Hudson Valley Bridges: Crossings and Spans Over the Hudson River

Cross purposes: The Valley’s buzzing about the new TZB. But what about our other bridges?



Bridging the gap: Talk of a Tappan Zee makeover brings the five other upper Hudson crossings into focus

Photographs courtesy of New York State Bridge Authority

(page 1 of 6)

For motorists who slam their steering wheels in disgust during daily traffic jams on the Tappan Zee Bridge, the recent reports that the state may — finally — replace it with a wider span probably come as joyous news.

Indeed, according to the $5 billion proposal — which is under discussion as we go to press — the current seven lanes will become 14 (spread out over twin spans), including a lane for pedestrians and cyclists, and exclusive rush-hour lanes for buses. But the project, which could break ground next spring, has also drawn loads of unwanted attention to the current bridge, a cantilever structure built in 1955 that was only expected to last 50 years, or until 2005.

In other words, a stressful ride may have just gotten more so knowing that the road under your wheels, at one of the river’s widest spots, is way past its prime. And because the new bridge won’t likely be completed until 2017, there will still be a lot of trips during which to ponder the issue.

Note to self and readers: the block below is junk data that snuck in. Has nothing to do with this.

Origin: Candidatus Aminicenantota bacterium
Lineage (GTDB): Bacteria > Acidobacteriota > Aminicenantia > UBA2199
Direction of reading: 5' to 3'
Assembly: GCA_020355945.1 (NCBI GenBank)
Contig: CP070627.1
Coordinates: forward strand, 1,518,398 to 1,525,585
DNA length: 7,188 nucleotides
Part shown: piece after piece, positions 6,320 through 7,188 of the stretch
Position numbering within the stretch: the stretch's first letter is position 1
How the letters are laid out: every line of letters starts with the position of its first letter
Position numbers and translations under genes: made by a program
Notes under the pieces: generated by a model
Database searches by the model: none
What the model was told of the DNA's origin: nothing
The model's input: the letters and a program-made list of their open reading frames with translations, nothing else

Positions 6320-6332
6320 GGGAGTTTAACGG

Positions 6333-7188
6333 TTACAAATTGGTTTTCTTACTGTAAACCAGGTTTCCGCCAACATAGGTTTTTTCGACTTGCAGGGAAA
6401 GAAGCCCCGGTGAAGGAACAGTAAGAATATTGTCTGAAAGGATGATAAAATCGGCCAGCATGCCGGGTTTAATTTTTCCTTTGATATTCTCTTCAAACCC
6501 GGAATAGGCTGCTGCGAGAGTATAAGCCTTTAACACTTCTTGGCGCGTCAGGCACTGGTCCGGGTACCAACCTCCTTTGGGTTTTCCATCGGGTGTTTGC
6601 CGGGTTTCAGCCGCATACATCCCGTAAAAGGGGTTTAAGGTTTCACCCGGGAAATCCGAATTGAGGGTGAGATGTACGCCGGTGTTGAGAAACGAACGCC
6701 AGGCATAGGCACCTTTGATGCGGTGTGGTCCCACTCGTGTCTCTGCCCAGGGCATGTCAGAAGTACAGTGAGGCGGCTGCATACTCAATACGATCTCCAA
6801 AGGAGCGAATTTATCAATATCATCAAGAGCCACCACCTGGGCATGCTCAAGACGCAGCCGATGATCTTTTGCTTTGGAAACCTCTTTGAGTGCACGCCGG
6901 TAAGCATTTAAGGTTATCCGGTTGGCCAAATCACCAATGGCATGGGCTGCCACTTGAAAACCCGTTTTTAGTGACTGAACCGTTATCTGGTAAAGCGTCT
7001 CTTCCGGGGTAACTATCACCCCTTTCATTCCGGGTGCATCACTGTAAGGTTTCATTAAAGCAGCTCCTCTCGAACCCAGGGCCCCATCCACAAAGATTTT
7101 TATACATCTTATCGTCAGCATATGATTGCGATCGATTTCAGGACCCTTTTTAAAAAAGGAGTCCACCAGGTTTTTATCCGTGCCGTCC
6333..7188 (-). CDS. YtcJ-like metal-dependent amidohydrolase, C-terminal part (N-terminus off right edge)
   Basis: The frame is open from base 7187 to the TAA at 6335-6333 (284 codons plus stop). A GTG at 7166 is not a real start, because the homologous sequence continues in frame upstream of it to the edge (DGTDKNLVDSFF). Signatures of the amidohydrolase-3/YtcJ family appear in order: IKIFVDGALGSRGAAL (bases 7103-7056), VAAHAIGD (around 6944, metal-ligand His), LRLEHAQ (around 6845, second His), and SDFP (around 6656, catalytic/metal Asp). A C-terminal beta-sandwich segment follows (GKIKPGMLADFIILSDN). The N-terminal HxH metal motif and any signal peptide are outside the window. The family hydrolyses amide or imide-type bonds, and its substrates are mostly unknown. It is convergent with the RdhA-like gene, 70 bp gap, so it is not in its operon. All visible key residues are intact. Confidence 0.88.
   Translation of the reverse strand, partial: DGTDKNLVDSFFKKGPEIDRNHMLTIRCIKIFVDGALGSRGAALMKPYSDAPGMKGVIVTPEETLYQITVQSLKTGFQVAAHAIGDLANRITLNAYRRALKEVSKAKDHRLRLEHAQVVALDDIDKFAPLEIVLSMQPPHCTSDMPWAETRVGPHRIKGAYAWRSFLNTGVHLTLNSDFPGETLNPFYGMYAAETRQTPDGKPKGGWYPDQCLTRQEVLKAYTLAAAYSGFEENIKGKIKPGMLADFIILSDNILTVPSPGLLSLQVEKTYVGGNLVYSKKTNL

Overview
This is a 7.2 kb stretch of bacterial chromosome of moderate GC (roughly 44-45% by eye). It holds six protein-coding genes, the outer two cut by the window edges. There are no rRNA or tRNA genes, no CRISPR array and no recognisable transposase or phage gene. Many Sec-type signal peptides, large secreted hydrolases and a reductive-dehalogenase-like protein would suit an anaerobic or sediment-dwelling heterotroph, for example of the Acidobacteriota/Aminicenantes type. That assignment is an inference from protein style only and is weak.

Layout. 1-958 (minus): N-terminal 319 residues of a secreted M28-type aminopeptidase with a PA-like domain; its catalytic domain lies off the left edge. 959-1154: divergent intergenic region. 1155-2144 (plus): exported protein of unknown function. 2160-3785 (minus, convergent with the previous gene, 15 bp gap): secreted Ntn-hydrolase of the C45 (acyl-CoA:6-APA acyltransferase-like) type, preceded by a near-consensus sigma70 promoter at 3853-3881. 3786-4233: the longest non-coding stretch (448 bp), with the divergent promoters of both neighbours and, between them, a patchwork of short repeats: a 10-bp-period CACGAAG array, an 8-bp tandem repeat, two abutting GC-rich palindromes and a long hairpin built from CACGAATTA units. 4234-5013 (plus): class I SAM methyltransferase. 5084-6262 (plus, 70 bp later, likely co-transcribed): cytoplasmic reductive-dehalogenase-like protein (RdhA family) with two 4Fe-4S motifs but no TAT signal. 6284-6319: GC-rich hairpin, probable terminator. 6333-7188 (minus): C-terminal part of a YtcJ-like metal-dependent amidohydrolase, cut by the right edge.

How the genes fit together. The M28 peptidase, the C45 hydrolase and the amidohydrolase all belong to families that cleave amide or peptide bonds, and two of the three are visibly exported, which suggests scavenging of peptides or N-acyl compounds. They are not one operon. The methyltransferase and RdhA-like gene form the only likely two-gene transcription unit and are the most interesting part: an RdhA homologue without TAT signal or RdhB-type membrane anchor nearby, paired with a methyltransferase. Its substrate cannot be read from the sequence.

So, how do the structures of the five Hudson River crossings north of the Tap compare?

Well, most are older than the Tappan Zee — although John Bellucci, chief of staff of the New York State Bridge Authority, says not to worry. While a brand-new bridge earns a seven out of seven on the federal safety rating, all the Hudson Valley bridges rate a very respectable five — the highest score an older structure can receive. “We’ve got it down to a science,” Bellucci said. “We can maintain them almost forever.”

The Bridge Authority has also taken aggressive steps in recent years to curb suicides. In 2007, phones connected to the National Suicide Prevention Lifeline were installed along railings, near to signs that remind those in distress that “when it seems like there is no hope, there is help.” According to Bellucci, the phones have proven to be very effective in preventing potential jumpers.

Read on for more fun facts about your local bridges:

 

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